If the policeman is making a video call saying 'Your son is in jail', then do this immediately!



Mahesh, who lives in Delhi, was alone at home when his phone rang. It was a video call. The caller was wearing a police uniform. He introduced himself as an Inspector of Delhi Police. He told Mahesh that his son Ravi was caught in a road accident and Rs 50,000 would be required for bail.

Mahesh became frightened and worried about his son's well-being. The caller took advantage of his problem and asked him to send the money quickly. He also provided a UPI ID to Mahesh. Mahesh transferred Rs 50 thousand on UPI ID without thinking. As soon as he sent the money, the caller disappeared.

After some time, when Ravi returned home, Mahesh told him the whole story. Ravi immediately informed the police. Police investigated and found that the caller was not a policeman but a cybercriminal who was using deepfake technology to make fake video calls.

Fake Police Video Call:

Many such cases have come to light where fake video calls have been made by posing as fake police officers. This entire scam has been carried out using deepfake AI technology. In the world of artificial intelligence (AI), deepfake is a technique used to superimpose someone's voice and face onto another video. This technique is used for fraud and cheating.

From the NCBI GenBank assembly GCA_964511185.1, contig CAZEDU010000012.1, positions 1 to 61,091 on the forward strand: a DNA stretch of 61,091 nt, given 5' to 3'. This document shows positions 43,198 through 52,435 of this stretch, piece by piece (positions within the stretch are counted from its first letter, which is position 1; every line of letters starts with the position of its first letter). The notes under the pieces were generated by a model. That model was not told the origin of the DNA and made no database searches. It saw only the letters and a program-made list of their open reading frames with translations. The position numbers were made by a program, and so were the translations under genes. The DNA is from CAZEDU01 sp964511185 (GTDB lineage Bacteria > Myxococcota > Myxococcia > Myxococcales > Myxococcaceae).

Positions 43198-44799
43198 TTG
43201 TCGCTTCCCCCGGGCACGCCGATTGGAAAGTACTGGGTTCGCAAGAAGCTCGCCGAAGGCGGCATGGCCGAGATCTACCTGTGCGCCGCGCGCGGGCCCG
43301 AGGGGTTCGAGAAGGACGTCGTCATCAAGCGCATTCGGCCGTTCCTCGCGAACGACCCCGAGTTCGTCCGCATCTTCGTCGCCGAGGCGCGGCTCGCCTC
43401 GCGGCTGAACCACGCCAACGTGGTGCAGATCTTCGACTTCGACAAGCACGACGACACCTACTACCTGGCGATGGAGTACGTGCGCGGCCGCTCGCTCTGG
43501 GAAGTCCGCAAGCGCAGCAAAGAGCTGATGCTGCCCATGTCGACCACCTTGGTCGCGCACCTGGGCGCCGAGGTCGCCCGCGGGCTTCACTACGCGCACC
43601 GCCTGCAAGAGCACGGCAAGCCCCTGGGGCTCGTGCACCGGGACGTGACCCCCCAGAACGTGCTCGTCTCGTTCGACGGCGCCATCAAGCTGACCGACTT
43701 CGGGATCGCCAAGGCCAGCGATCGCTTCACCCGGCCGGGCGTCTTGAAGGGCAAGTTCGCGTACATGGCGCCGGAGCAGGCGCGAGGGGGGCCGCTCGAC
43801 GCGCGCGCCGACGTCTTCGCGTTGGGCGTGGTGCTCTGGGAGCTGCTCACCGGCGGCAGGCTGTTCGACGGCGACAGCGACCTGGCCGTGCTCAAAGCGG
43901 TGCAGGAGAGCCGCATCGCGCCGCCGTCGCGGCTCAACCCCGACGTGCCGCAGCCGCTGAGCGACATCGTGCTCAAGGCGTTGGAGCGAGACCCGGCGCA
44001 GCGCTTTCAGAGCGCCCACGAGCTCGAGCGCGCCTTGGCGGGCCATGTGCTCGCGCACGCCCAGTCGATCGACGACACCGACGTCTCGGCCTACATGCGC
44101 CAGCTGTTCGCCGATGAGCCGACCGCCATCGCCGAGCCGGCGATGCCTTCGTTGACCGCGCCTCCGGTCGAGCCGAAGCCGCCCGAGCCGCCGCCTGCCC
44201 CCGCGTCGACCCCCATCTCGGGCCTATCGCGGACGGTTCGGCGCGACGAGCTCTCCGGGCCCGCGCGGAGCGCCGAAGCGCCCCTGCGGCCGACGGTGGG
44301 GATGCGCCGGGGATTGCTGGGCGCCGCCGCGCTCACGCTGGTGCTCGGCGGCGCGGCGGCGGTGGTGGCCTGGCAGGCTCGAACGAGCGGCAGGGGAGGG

Cheating with Deepfake Video:

Suppose you get a video call like Mahesh. What would you do? You should not immediately trust unexpected calls or video calls. This is the age of advanced technology, where anyone can exploit your emotions. Therefore, it is important to always be alert so that you and your family can be protected from such fraud.

What to do if you receive a fake video call?

If you get a video call claiming to be from the police, do not trust it blindly. If the caller talks about the arrest of a family member, try contacting your son or family member on their mobile number. Confirm with them if anything goes wrong. If the call goes through, the scammer's plan will fail.

If a person posing as a police officer during a video call demands to transfer money for bail or other reasons, you should immediately be suspicious. This is the biggest sign that the video call is fake and there is a conspiracy to cheat you. If you can't reach a family member, instead of transferring money, go to the nearest police station for an investigation.

Take a screenshot of the video call to collect evidence. While speaking to the caller try to gather as much information as possible including police station details. Report fake video calls to the nearest police station. Additionally, visit the Cyber ​​Crime Helpline website to lodge a complaint online.